Catwoman is part of the “DC Icons Series” featuring [non-graphic] novels centered around the teenage versions of Wonder Woman, Batman, Superman, and Catwoman. This is my second one (I previously read and reviewed Wonder Woman), and I have enjoyed both of them in spite of not currently being a fan of comic books.
In the comics world, Catwoman, whose real name is Selina Kyle, was originally portrayed as a supervillain and adversary of Batman. Gradually she morphed into Batman’s partner.
In this book, Batman is not Catwoman’s love interest; he is an older guy already and not really in the picture. Instead, Catwoman establishes a relationship with Batwing. Batwing, a.k.a. Lucius Fox, is a young African-American crime-fighting associate of Batman’s.
Selina is beautiful, sensuous, smart, and calculating. Her criminal tendencies are checked by several factors: (1) her “heart of gold” – she does everything in service of taking care of her little sister Maggie, who has severe cystic fibrosis; (2) she knows how harmful poverty is to those caught in its net and so takes a “Robin Hood” approach to stealing, restricting her victims to the rich; and finally, (3) she doesn’t want to disappoint Batwing, who is a Good Guy.
As Maas constructs Catwoman’s origin story, she is not, as in the comics series, a former stewardess who had lost her memory after a plane crash, and then needed to steal jewels in order to survive. [Well, she could have tried a job, but whatever.] Maas’s Selina, 17 when we first meet her, began her life of robbery to get funds to take care of Maggie (their druggie mother abandoned them), but that didn’t come close to covering medical costs. [Cue up Issue Number One: outrageous medical costs, especially for the poor!] Selina then turned to participating in fights set up by a mob boss who made a profit over the bets. Selina, thanks to her past in gymnastics, excelled in agility, flexibility, and speed.
As the story begins, Selina is still undefeated, but gets arrested by dirty cops. Once in police custody, she is recruited by the League of Assassins, a group of fictional villains appearing in the DC Comic books who are enemies of Batman and who somehow have an “in” with the local bad cops. Selina then leaves Gotham City for an extensive training program with the League. Two years later, she returns to Gotham City disguised as blonde socialite Holly Vanderhees, intending to help “take the city back” from the rich and corrupt.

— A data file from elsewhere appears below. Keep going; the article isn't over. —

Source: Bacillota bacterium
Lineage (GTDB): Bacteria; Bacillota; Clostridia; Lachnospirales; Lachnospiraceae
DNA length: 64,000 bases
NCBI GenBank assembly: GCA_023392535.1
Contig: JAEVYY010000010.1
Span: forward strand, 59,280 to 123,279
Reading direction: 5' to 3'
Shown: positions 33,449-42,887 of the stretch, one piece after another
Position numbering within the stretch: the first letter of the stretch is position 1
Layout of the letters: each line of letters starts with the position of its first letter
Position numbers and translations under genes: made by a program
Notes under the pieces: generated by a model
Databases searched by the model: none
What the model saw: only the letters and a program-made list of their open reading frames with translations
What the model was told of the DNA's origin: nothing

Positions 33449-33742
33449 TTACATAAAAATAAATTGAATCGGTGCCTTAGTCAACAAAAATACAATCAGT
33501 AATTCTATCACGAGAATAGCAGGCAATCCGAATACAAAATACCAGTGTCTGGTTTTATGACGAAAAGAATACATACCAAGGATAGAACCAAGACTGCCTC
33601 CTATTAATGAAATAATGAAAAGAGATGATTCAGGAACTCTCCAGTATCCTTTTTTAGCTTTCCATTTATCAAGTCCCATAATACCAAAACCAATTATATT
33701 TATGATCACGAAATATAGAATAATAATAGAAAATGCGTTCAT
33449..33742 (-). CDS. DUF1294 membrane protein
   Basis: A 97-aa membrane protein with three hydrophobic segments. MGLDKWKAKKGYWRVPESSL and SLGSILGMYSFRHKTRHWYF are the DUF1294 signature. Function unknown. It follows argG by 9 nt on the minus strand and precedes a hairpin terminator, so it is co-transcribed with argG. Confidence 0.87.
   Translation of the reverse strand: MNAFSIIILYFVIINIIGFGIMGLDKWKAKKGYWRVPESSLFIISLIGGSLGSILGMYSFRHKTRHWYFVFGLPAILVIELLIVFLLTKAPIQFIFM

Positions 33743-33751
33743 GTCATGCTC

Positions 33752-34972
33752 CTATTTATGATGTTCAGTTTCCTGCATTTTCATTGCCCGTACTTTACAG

The first thing Selina/Holly does is catch the eye of her neighbor – none other than Luke Fox – on the penthouse level of her swanky high-rise building. Luke, like Selina, has brains and looks, but he comes from a family with money (yet cares about the downtrodden: strong yet tender!) He also has PTSD from his Marine days [Issue Number Two!], a condition which acts like Clark Kent’s glasses – i.e., if Superman ever put them on, wouldn’t everyone know he was also Clark? Similarly, Luke can’t control his panic attacks either as Luke or Batwing. Hmmm, what a coincidence!
Maas inserts elements of other hot-button topics: Poison Ivy, a lesbian, teams up with Selina, and Maas treats the barriers Ivy faces quite sensitively. Ivy is also into protecting the environment and thereby saving the planet, so we can check off that concern as well. The two become a trio when Harley Quinn, another DC Comics character, joins their group. Harley is infatuated with The Joker, who is reputed to be evil incarnate, but Harley will do anything for him. That particular issue (of abused and battered women who can’t let go) is elided over.